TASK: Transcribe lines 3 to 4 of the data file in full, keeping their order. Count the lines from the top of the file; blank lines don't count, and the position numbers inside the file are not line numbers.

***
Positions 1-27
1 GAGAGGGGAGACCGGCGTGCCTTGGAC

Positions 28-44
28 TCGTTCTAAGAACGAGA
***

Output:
Positions 28-44
28 TCGTTCTAAGAACGAGA